Exam 4 Notes

Exam 4 Notes - Exam 4 Notes: DO PROBLEMS AT END OF CHAPTER...

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Exam 4 Notes: DO PROBLEMS AT END OF CHAPTER 14, and 15 Prep Questions: How many chromosomes are required to have one copy of every gene? Or How many chromosomes are required to have one complete copy of all the DNA needed to code for every protein in an organism? Does it matter which species we’re talking about? There could be different amounts. The number of chromosomes in an organism is NOT important. What matters, is how many sets you have, how many copies of the gene you have. Ploidy: the number of sets of chromosomes o Haploid=1 set, 1n o Diploid=2 sets, 2n- most exist as this o Triploid= 3 sets, 3n, really BAD o Tetraploid= 4 sets, 4n o Polyploid- more than 2 sets of chromosomes vs. o Aneuploid- a number of chromosomes in which there is a difference in just one or two extra chromosomes, ex) down’s syndromw Homologous Chromosomes o Chromosomes that carry genes for the same traits (eye color, hair color etc.) are the same length and have their centromere in the same location and same banding pattern. These chromosomes are called homologues, or a homologous pair. o Homologous Chromosomes: Chromosomes containing the same gene Meiosis: produces non identical daughter cells o Non-identical to each other o Not identical to parental cell o They have half the number of chromosomes of the original cell
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o Start with a cell that has 2 chromosomes and end with 4 different cells with single chromosomes o Meiosis results in haploid nuclei being formed from diploid nuclei. o Why only half the number of chromosomes? Sexual reproduction: genetic material from two individuals is brought together. If you don’t cut the cells in half, then the chromosome number keeps doubling. In order to keep the number of chromosomes and amount of DNA constant, you produce gamutes with half the number. o Meiosis is ultimately the setup for sexual reproduction o Does it matter which chromosomes are in each daughter cell? You need to have one copy of every gene, on the other hand, it doesn’t matter which of the two copies goes into a gamute. Stages of Meiosis : As I go through this process pay attention to how the process produces haploid nuclei and divides the chromosomes such that each resulting cell has one chromosome from each pair. Prophase I: homologous chromosomes in synapsis; they are in touch with each other. They actually condense out attached to each other. This is known as Tetrad information Chiasmata: the places where they are joined; Crossing over: because they are joined, they can swap equivalent pieces; essentially this happens every time Metaphase I: the pairs of replicated chromosomes line up on the spindal Anaphase I: the pairs separated from each other. Telophase I:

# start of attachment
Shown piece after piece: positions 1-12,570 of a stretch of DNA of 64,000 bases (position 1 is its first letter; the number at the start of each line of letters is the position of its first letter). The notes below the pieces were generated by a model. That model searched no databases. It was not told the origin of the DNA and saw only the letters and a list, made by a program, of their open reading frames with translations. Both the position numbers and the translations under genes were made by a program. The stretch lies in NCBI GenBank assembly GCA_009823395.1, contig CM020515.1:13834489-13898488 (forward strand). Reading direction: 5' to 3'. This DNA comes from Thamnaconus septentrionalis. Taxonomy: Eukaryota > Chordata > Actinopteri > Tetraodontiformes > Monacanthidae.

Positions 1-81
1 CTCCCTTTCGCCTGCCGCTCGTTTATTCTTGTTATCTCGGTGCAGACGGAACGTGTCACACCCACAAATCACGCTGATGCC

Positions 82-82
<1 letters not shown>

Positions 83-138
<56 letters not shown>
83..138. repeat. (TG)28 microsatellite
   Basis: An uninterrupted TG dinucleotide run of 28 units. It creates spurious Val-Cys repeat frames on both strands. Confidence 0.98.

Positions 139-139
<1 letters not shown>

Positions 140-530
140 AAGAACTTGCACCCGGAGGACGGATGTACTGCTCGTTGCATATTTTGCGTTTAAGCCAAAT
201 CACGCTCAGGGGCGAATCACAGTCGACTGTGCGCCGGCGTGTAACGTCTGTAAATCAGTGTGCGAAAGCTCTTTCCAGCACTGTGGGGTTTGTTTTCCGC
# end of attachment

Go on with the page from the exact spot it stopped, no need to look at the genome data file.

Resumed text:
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This note was uploaded on 06/13/2011 for the course BIOL 1201 taught by Professor Wishtichusen during the Fall '07 term at LSU.

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Exam 4 Notes - Exam 4 Notes: DO PROBLEMS AT END OF CHAPTER...

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